Monday, October 16, 2006

Llamas, Alpacas, Vicuñas and the Andean Condor

The alpaca
Originally uploaded by Henrik & Barbara.
From Cusco we went via night bus to Arequipa – the second biggest city in Peru. We had chosen one of the safest companies to travel with which meant all passengers had to pass a metal detector and accept being video filmed twice, before they were allowed on the bus! Despite the nice environment on the bus: steward wearing local costume, dinner served, video film and even bingo plates was handed out, we didn’t really get a good nights sleep. People coughing and snoring the whole night are not really the lullabies that calm you down.

The biggest tourist attraction in the region of Arequipa is the Colca Canyon - the world’s deepest canyon. The main reason for wanting to see the Colca Canyon is not the depth though – but the opportunity to see the great Andean Condors who live in that area. The Andean Condor can get a wingspan up to 3 meters and is a meter tall when it stands on the ground, - bound to be impressive.

Arriving in Arequipa for us meant being really tired – and after lunch we booked a 2-day trip for the following day and went to bed, having not really seen anything in Arequipa yet.
Not to worry, next morning – after 15 hours of good sleep - we felt more or less rested and met with the group we were going to adventure with for the next couple of days, all European people, most Spanish but also a very nice couple from Hungary: Tama’s and Timea.

Heading east from Arequipa we passed a huge area of what looked like a white bumpy desert, - really special. More than 300 years ago, there was an eruptive volcano 70 kilometres from Arequipa. It is the footprints of that volcano we now passed, everything, hills, small mountains covered in the rage of the volcano. For more than 25 days the people living in that region could not see the sun because of the thick layer of ash in the air and all animals and vegetation were eradicated around the volcano, (up to 70 km from the volcano). Now 300 years later, there is hardly a cactus, less any other kind of vegetation in the region, - really strange to drive through. Fortunately, the locals have figured out how to benefit from it: They use the volcanic stone to make concrete. Arequipa is therefore also known as the white city: Many of the buildings in Arequipa are made of these special volcanic stones.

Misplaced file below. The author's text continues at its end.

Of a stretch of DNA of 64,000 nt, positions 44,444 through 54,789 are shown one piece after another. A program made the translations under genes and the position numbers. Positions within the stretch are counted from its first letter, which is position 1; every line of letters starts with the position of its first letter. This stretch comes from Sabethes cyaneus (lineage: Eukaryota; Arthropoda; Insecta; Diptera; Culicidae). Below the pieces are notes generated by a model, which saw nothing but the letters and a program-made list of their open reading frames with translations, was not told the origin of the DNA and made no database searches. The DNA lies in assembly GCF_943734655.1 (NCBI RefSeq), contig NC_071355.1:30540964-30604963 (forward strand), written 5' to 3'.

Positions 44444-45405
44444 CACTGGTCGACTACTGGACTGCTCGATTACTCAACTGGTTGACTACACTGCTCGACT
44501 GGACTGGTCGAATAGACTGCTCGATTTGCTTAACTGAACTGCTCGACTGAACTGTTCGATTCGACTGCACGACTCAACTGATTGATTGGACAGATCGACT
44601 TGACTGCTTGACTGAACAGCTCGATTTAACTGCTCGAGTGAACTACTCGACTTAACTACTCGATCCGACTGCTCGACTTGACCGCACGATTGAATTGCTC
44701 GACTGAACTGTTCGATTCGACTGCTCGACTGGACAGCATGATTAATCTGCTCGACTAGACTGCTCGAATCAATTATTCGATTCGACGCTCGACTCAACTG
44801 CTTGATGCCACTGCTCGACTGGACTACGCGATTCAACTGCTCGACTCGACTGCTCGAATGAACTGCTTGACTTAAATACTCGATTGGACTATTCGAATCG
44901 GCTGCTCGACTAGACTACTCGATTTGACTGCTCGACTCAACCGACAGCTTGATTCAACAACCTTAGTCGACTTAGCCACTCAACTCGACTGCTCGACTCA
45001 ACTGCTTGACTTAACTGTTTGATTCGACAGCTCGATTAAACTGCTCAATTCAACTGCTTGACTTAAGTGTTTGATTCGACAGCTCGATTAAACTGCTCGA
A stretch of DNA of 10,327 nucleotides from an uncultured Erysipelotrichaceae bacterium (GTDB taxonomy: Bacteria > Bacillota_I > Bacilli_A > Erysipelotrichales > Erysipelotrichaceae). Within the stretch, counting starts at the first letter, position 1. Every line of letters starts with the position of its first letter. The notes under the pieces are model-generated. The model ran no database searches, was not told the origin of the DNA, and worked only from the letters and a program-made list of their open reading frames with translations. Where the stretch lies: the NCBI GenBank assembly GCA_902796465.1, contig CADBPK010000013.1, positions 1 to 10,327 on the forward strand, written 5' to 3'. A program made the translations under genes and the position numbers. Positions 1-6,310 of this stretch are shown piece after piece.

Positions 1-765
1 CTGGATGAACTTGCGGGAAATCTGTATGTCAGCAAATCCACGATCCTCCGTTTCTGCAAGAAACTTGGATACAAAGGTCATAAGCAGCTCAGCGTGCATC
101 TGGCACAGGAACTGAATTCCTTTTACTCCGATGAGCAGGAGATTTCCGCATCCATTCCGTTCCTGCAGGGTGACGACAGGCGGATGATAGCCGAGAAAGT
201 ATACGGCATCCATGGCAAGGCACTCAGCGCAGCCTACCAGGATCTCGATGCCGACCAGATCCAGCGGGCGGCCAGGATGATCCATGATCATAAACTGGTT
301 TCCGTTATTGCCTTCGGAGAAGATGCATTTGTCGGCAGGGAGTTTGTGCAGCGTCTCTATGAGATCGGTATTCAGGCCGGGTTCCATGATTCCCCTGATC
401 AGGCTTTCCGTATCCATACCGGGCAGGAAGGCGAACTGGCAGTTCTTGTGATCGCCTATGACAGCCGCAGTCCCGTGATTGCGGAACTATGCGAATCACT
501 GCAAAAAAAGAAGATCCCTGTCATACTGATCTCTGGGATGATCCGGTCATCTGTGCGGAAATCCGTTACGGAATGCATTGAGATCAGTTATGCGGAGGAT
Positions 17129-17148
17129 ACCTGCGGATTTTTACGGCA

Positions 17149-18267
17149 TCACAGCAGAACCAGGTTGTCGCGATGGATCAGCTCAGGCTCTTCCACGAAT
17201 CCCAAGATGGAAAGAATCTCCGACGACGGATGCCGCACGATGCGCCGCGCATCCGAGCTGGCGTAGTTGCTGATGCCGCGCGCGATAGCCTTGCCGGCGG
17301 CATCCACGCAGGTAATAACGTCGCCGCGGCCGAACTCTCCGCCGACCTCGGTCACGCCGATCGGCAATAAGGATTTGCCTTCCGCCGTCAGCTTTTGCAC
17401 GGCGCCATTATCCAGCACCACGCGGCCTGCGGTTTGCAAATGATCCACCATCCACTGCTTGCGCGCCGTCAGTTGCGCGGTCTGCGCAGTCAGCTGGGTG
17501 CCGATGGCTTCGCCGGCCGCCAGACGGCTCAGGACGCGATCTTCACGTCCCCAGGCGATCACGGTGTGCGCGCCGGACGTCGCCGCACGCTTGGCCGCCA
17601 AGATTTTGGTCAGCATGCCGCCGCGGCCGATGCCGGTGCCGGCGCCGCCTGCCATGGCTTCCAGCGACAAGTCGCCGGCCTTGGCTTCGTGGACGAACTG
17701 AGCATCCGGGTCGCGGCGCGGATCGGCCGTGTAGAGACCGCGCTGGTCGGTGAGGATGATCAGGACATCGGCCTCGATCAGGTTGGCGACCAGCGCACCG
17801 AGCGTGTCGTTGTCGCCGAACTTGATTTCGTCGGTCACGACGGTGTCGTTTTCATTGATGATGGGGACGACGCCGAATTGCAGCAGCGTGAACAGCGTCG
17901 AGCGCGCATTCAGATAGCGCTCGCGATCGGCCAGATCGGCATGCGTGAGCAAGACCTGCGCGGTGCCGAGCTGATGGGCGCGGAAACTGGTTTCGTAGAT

First stop on the road was the “Reserva Nacional de Agua Blanca y Salinas”. In this park you can find all different kinds of the South American camels: Llamas, alpacas, vicuñas and the guanacos.
The llamas and the alpacas are domestic, whereas the vicuñas and guanacos are wild. The only one we did not see was the guanaco – it is close to extinct and therefore really rare. The vicuñas are the most athletic ones. They can actually run 46 km./h – which is really fast 4000 meter above sea level.
It was nice to get a chance to see these animals, wandering around in herds. Seeing them all in one day gave us a better idea of which one is which. We have not been able to distinguish between them for the last 1,5 month. We can do that now. Yeah!
We also passed a few other animals: Migrate birds, mainly Ibis, in the swamp-areas and little rabbits hiding in the rocks.

And then we went to the highest point we have ever reached, 4910 meter above sea level! At this height coming from Arequipa in 2300 m. you only have to run 10 meters to loose your breath! We grasped a bit for air, stumbled over all the Indian women selling handicraft and enjoyed a great view to eight different volcanoes. Then we continued our trip though the dry alpaca/vicuña/llama land, who once in a while greeted us on the way.
We ended up in Chivay, the biggest city in that area. We skipped the group-tour to the thermal baths in the neighbourhood, thinking that we will get great opportunities in Japan for that kind of stuff. Afterwards we were told that the water in one of the pools was actually boiling! Could have been cool to see...